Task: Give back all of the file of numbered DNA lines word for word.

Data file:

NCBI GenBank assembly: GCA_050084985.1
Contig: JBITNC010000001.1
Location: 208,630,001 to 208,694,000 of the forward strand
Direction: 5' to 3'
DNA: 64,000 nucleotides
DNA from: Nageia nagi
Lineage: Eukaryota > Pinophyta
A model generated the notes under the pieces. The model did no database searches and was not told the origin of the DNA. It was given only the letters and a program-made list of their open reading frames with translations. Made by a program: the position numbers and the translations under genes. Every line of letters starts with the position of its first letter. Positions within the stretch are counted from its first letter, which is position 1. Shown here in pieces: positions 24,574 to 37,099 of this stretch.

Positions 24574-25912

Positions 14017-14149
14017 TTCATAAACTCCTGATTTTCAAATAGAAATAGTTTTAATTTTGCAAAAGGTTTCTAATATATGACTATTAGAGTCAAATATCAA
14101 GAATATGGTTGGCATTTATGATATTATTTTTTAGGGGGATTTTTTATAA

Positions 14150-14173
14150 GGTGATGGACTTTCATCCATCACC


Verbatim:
NCBI GenBank assembly: GCA_050084985.1
Contig: JBITNC010000001.1
Location: 208,630,001 to 208,694,000 of the forward strand
Direction: 5' to 3'
DNA: 64,000 nucleotides
DNA from: Nageia nagi
Lineage: Eukaryota > Pinophyta
A model generated the notes under the pieces. The model did no database searches and was not told the origin of the DNA. It was given only the letters and a program-made list of their open reading frames with translations. Made by a program: the position numbers and the translations under genes. Every line of letters starts with the position of its first letter. Positions within the stretch are counted from its first letter, which is position 1. Shown here in pieces: positions 24,574 to 37,099 of this stretch.

Positions 24574-25912

Positions 14017-14149
14017 TTCATAAACTCCTGATTTTCAAATAGAAATAGTTTTAATTTTGCAAAAGGTTTCTAATATATGACTATTAGAGTCAAATATCAA
14101 GAATATGGTTGGCATTTATGATATTATTTTTTAGGGGGATTTTTTATAA

Positions 14150-14173
14150 GGTGATGGACTTTCATCCATCACC